Davao del Norte Governor Anthony del Rosario asked the national government to create an oversight body that will oversee the concerted efforts of the national and local governments in the fight against the illegal drug menace.
On the heels of President Rodrigo Duterte’s position to ban the Philippine National Police from the nationwide anti-drug campaign because of corruption, the governor stressed the need to establish an oversight body to orchestrate the anti-drug efforts of national agencies and local government units around the country.
“Dapat talaga may national counterpart ang mga local anti-drug abuse councils,” del Rosario underscored, during the maiden meeting of the Regional Peace and Order Council (RPOC)-XI recently at the Provincial Capitol of Compostela Valley.
The governor revealed the dilemma of the Provincial Anti-Drug Abuse Councils (PADAC) ensuing from the absence of the anti-drugs oversight body that should monitor progress of drug operations.
He said that the respective barangay, municipal and city ADACs refer to the PADAC for their drug law enforcement, prevention and rehabilitation efforts.
However, the PADACs are in a quandary as to what national agency they are supposed to directly address their concerns and issues.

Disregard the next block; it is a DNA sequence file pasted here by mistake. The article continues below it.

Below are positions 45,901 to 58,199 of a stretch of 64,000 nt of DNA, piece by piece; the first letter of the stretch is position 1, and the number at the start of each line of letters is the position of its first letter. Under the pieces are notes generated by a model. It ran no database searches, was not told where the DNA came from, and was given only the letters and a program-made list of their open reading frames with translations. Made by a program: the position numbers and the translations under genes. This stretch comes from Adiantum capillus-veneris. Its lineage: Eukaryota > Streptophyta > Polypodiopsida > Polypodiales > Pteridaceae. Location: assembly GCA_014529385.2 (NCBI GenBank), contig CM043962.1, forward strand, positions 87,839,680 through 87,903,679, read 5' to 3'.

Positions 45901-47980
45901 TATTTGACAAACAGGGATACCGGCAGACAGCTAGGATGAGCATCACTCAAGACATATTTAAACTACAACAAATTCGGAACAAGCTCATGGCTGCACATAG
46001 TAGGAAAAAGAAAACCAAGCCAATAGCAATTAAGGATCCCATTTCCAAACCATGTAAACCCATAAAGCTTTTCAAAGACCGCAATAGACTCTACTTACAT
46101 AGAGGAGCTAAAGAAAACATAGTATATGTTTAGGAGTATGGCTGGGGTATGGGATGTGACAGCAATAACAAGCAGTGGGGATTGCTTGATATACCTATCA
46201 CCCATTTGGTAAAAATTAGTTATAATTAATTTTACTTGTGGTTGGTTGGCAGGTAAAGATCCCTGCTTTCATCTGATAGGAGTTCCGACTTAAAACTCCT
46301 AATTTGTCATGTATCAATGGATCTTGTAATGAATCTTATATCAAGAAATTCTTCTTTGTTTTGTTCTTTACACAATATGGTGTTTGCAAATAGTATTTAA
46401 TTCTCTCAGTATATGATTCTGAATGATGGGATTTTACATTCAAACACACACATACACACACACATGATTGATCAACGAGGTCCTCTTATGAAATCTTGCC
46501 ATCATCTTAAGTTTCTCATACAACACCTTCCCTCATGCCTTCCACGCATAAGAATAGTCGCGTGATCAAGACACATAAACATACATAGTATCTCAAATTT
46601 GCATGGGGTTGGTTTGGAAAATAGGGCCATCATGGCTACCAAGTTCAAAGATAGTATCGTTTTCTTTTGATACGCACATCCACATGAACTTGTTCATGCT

He cited as an example the seamless coordination of the efforts of the national and local governments in relation to natural and man-made disasters, with the establishment of disaster risk reduction councils from the local up to the national level.
Del Rosario, as well, lamented the lack of proper administrative unit to take care of the records and perform other secretarial duties for the PADAC.
He also voiced the lack of clear-cut policy for the drug surrenderees, which leaves some LGUs to waste vital resources on rather ineffective interventions that are intended to in help the victims.
“Some LGUs use government resources for rather ineffective measures because we are not properly guided,” he said.
The governor further bared his intention to expand the Luntiang Paraiso Regional Rehabilitation Center, which can only accommodate 100 patients, to help reintegrate more reformed drug dependents into the mainstream of society.